The chief executive of the Air France-KLM airline group says the company has ruled out helping either XL Airways or Aigle Azur because doing so would “jeopardize” hard-fought staff relations on the French side of the business. Aigle Azur filed for bankruptcy earlier this month and was forced to shutter its doors for the final time over the weekend when it failed to find a new investor for the business.
XL Airways suspended ticket sales last week and will likely suffer the same fate as Aigle Azur. At least 1,150 jobs at Aigle Azur have been lost, while nearly 600 staff face redundancy at the smaller XL Airways.
Yet Ben Smith, chief executive of the Air France-KLM group told employees in a leaked email that he had ruled out helping either Aigle Azur or XL Airways despite being implored to do so by lawmakers, unions and even the CEO of XL Airways.
“I will never put in jeopardy what we have succeeded together for a year,” Smith told Air France staffers last week. Smith was referring to the gradual mending of staff relations and morale following a series of crippling strikes last year over pay and conditions.
The strikes cost Air France at least €500 million and forced the departure of Jean-Marc Janaillac as chief executive of the group. Smith has managed to repair relations and given the French side of the business a new direction and lease of life.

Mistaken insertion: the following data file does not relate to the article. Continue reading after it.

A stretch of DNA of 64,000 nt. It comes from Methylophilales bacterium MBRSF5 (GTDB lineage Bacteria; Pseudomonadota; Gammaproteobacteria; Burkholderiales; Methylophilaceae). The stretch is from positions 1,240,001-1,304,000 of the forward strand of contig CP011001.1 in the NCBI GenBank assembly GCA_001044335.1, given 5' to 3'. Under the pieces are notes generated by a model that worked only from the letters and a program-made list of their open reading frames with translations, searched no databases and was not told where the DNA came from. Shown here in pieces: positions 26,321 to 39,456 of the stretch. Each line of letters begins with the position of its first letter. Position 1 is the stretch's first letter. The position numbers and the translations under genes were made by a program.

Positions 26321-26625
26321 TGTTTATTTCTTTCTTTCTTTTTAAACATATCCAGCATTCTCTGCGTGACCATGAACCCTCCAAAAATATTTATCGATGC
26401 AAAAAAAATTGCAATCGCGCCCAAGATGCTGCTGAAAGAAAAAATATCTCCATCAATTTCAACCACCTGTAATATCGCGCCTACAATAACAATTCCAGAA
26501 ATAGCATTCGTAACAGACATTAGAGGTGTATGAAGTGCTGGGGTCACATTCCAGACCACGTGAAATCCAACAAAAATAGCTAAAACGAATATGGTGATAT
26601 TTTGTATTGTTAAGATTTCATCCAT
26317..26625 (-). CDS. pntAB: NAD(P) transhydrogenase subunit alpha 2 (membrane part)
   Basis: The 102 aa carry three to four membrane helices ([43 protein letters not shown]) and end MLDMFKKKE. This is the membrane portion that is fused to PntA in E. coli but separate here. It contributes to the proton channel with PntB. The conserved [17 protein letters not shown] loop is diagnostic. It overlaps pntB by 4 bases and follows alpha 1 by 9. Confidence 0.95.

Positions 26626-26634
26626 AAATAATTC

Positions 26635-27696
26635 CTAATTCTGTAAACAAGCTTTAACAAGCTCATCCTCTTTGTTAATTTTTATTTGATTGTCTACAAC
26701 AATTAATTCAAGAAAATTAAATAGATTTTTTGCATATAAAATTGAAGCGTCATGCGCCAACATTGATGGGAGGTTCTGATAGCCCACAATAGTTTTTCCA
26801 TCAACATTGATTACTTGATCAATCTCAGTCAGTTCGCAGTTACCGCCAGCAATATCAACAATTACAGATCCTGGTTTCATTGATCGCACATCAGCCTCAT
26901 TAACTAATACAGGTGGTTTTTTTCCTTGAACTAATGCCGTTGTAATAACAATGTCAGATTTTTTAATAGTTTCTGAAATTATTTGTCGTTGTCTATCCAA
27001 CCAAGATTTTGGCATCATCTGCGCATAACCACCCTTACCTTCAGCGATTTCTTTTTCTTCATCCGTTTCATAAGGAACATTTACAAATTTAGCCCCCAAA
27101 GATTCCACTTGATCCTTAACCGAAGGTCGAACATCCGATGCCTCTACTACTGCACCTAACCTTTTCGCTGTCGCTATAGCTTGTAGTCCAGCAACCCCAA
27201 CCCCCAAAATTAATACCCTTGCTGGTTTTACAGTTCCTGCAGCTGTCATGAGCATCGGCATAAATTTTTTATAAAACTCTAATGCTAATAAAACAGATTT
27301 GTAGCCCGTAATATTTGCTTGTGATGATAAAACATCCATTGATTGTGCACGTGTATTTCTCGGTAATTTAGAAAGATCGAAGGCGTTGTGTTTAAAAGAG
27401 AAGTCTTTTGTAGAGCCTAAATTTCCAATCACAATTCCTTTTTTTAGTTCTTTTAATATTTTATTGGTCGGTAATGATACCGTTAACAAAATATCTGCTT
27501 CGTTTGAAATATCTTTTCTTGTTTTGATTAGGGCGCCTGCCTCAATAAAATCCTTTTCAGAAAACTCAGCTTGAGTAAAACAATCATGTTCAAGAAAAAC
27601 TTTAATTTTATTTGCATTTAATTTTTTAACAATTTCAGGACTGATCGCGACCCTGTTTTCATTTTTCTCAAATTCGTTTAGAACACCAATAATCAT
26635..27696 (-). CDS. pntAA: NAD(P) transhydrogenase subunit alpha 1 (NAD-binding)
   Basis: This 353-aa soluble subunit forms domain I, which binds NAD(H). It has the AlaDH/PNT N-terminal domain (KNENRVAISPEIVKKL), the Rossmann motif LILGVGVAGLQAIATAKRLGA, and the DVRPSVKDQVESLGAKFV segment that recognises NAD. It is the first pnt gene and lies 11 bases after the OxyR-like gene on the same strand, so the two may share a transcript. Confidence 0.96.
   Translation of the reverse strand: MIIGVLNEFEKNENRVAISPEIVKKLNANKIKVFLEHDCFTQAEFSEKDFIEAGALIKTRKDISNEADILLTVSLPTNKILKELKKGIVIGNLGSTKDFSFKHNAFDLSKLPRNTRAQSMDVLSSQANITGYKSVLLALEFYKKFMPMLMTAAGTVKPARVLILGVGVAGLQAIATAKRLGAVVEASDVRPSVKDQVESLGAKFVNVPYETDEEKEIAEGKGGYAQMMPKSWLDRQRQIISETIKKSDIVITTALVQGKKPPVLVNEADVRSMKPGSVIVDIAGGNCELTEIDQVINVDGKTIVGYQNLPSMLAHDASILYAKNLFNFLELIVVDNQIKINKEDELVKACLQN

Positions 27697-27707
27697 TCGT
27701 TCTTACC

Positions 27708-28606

He fears all that could be put at risk if the airline were to take on staff from other airlines who would join Air France on their old contracts. The demise of both Aigle Azur and XL Airways has been partly blamed on generous and expensive employment contracts.
Contracts for pilots at the two failed low-cost long-haul airlines were said to be particularly old fashioned and uncompetitive.
But it’s not just staff contracts that are to blame for the failure of France’s second-largest airline. Aigle Azur accumulated losses of more than $148 million after taking the risky decision to open long-haul routes to Beijing and Sao Paulo. The airline was 49 per cent owned by the Chinese HNA Group – itself deeply indebted.
The unions blame “excessive” taxation on French airlines, as well as high airport charges. Criticism has been levelled at Gulf airlines who have received generous State aid, while “social dumping” by foreign low-cost airlines has also been blamed. In particular, unions call out Ryanair for imposing “scandalous working and compensation conditions” – meaning their costs are significantly lower than French competitors.
What they would like to see is the French government bail out these two ailing airlines – just like the German government helped Condor or how the Italian government continues to support Alitalia. Unfortunately, the chance of a last-minute intervention from the French State looks incredibly unlikely and at most, a junior transport minister is promising to help find new jobs for all the redundant staff at both Aigle Azur and possibly XL Airways.
Mateusz Maszczynski honed his skills as an international flight attendant at the most prominent airline in the Middle East and has been flying throughout the COVID-19 pandemic for a well-known European airline. Matt is passionate about the aviation industry and has become an expert in passenger experience and human-centric stories. Always keeping an ear close to the ground, Matt's industry insights, analysis and news coverage is frequently relied upon by some of the biggest names in journalism.